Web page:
Theory of Computing
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Title : A New Upper Bound on the Query Complexity of Testing Generalized Reed-Muller Codes
Authors : Noga Ron-Zewi and Madhu Sudan
Volume : 9
Number : 25
Pages : 783-807
URL : https://theoryofcomputing.org/articles/v009a025
Abstract
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Over a finite field $F_q$, the $(n,d,q)$-Reed-Muller code is the code
given by evaluations of $n$-variate polynomials of total degree at
most $d$ on all points (of $F_q^n$). The task of testing if a
function $f:F_q^n \to F_q$ is close to a codeword of an $(n,d,q)$-
Reed-Muller code has been of central interest in complexity theory
and property testing. The query complexity of this task is the minimal
number of queries that a tester can make (minimum over all testers of
the maximum number of queries over all random choices) while accepting
all Reed-Muller codewords and rejecting words that are $\delta$-far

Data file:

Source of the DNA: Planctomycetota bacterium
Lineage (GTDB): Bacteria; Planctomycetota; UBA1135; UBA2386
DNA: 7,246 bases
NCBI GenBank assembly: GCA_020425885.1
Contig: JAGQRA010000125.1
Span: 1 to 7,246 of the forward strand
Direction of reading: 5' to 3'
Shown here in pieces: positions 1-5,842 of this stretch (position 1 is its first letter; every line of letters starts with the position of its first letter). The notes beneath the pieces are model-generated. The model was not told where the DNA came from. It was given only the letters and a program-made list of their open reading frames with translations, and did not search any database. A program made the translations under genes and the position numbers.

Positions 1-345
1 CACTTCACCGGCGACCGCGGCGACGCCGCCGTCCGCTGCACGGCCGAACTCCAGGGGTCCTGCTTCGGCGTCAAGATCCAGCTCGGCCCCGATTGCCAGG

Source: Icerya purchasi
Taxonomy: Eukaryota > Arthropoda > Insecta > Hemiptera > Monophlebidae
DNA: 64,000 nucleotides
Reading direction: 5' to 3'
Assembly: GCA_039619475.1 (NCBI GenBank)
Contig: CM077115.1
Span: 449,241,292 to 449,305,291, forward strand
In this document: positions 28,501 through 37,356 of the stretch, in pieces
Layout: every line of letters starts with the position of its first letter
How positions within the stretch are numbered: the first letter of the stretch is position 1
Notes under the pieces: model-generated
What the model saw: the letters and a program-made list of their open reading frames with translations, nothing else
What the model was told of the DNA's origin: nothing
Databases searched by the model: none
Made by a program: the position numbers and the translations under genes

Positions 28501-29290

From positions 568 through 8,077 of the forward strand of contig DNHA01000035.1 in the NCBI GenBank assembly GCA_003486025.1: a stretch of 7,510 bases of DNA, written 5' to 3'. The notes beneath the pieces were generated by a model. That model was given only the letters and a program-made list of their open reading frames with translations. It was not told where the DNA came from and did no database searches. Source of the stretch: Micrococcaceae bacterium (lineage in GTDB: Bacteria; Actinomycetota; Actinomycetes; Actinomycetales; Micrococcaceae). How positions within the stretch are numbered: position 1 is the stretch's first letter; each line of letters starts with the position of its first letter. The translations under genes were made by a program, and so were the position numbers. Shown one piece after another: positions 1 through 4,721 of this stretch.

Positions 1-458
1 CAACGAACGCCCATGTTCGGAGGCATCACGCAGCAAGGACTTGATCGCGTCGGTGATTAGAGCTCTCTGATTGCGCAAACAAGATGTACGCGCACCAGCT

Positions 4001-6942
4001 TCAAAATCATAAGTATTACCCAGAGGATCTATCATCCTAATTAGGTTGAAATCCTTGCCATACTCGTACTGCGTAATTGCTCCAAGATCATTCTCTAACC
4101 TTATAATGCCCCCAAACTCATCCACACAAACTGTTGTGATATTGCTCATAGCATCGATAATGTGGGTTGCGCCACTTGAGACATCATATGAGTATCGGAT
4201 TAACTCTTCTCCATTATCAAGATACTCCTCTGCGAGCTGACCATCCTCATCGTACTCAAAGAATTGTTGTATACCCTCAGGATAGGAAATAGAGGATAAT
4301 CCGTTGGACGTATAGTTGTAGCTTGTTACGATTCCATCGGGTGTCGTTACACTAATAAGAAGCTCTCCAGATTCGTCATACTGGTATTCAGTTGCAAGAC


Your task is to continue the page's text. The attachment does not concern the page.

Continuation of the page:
from the code with probability $\Omega(\delta)$. (In this work we
allow the constant in the $\Omega$ to depend on $d$.)
For codes over a prime field $F_q$ the optimal query complexity is
well-known and known to be $\Theta(q^{\lceil (d+1)/(q-1)\rceil})$, and
the test consists of testing if $f$ is a degree-$d$ polynomial on a
randomly chosen $(\lceil (d+1)/(q-1) \rceil)$-dimensional affine
subspace of $F_q^n$. If $q$ is not a prime, then the above quantity
remains a lower bound, whereas the previously known upper bound grows
to $O(q^{\lceil (d+1)/(q - q/p) \rceil})$ where $p$ is the
characteristic of the field $F_q$. In this work we give a new upper
bound of $(c q)^{(d+1)/q}$ on the query complexity, where $c$ is a
universal constant. Thus for every $p$ and sufficiently large $q$ this
bound improves over the previously known bound by a polynomial factor.
In the process we also give new upper bounds on the "spanning weight"
of the dual of the Reed-Muller code (which is also a Reed-Muller
code). The spanning weight of a code is the smallest integer $w$ such
that codewords of Hamming weight at most $w$ span the code. The main
technical contribution of this work is the design of tests that test a
function by _not_ querying its value on an entire subspace of the
space, but rather on a carefully chosen (algebraically nice) subset of
the points from low-dimensional subspaces.
An earlier version of this paper appeared in the
Proceedings of the 16th International Workshop
on Randomization and Computation (RANDOM'12),
pages 639-650, 2012.